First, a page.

Accuracy in Media, which Alan Wolfe and Michael Massing dissect and analyze extensively in this issue, works for the Reagan Administration in this country the way governments work for themselves in many other countries. AIM seeks by pressure, threats and blackmail to create the kind of cultural and political consensus that allows the authorities to rule without regard for honesty and to retain power without fear of successful opposition. Accuracy is the least of its concerns.
When governments themselves assume the consensus-building function, jails and gulags are likely to bulge with the bodies of those deemed inaccurate for daring to propose their own, unauthorized, versions of history or current events. In this country, until recently, the dissenters have remained free but marginalized, isolated and unemployed by the major media. Now that the Administration is beginning to enforce a spurious official secrets act, even that freedom may be jeopardized. The conviction of Samuel Morison for leaking information relating to defense policy does not match the widespread use of state sanctions against writers and journalists in the Soviet Union (of which the arrest of Nicholas Daniloff is a bizarre example), but it grows out of an antipathy to dissent that is shared by the superpowers in a time of heightened tension between them. Accuracy in the media is an inevitable victim of the cold war.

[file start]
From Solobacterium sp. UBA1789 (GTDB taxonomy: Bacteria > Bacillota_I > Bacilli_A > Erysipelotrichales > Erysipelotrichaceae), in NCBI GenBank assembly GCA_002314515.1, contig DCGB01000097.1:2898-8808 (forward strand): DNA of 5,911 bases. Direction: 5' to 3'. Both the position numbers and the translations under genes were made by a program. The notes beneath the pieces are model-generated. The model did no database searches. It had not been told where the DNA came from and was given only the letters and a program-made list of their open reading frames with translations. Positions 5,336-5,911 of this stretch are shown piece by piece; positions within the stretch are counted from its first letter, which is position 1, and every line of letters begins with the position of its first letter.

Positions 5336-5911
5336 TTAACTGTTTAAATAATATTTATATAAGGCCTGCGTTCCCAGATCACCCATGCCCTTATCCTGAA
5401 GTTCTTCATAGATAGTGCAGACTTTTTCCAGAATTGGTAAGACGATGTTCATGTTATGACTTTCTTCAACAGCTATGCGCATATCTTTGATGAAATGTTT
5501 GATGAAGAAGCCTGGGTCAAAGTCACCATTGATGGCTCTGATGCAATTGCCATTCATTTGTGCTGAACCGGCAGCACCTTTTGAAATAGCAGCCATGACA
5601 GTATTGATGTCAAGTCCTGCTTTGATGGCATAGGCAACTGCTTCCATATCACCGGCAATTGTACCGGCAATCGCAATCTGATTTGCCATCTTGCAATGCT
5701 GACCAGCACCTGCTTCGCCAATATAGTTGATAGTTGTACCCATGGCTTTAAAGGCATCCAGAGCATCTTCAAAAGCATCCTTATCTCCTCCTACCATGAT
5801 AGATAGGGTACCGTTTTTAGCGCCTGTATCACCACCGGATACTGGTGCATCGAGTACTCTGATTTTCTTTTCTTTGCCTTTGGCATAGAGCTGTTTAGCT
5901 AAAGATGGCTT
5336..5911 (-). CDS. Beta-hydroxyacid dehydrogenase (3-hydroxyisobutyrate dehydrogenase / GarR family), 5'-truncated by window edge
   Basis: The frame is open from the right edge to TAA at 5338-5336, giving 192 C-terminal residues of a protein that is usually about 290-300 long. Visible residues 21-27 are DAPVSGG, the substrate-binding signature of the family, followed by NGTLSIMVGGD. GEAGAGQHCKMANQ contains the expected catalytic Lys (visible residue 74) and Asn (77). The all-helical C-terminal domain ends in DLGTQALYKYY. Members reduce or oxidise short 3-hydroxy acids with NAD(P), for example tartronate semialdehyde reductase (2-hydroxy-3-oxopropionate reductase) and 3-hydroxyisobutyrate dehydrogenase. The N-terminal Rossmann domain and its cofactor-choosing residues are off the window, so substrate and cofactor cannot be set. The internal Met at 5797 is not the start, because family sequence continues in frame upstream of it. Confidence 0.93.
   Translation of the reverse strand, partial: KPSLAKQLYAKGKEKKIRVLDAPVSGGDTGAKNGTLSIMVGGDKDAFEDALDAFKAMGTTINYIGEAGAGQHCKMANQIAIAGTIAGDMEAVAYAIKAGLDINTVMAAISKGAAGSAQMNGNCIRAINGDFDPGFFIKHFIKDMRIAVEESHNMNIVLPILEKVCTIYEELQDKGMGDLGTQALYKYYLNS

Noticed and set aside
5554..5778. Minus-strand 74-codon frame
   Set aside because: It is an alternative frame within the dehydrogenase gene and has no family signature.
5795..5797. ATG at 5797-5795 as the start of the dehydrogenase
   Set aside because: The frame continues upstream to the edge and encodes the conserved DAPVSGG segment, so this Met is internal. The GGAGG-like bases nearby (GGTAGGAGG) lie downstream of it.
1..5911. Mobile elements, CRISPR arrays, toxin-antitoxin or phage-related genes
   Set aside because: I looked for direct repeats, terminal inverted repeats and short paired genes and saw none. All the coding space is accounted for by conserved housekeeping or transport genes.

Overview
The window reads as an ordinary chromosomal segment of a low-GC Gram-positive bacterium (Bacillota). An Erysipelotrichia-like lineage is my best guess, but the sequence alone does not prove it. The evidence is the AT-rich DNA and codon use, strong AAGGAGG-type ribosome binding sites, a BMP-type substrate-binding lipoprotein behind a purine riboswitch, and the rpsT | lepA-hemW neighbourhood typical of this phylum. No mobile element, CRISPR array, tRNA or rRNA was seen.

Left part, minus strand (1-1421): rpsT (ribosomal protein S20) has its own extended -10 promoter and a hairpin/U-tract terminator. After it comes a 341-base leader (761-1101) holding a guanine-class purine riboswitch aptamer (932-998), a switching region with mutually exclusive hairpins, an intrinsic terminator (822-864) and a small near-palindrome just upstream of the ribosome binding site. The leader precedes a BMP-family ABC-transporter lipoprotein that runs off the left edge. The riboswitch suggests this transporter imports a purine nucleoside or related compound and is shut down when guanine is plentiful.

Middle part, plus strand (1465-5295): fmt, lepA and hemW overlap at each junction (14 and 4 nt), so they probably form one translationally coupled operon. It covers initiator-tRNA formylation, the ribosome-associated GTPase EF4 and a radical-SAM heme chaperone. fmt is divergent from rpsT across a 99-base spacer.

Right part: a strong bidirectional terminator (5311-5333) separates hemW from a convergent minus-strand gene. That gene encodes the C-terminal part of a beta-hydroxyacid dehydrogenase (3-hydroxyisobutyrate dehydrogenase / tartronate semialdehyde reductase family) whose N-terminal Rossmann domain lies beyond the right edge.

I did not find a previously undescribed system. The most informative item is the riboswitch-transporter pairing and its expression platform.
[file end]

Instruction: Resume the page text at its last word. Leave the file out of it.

What is amazing in this country is the speed and the enthusiasm with which the national media adopt official values and promote the consensus almost before it is put forth by the authorities. …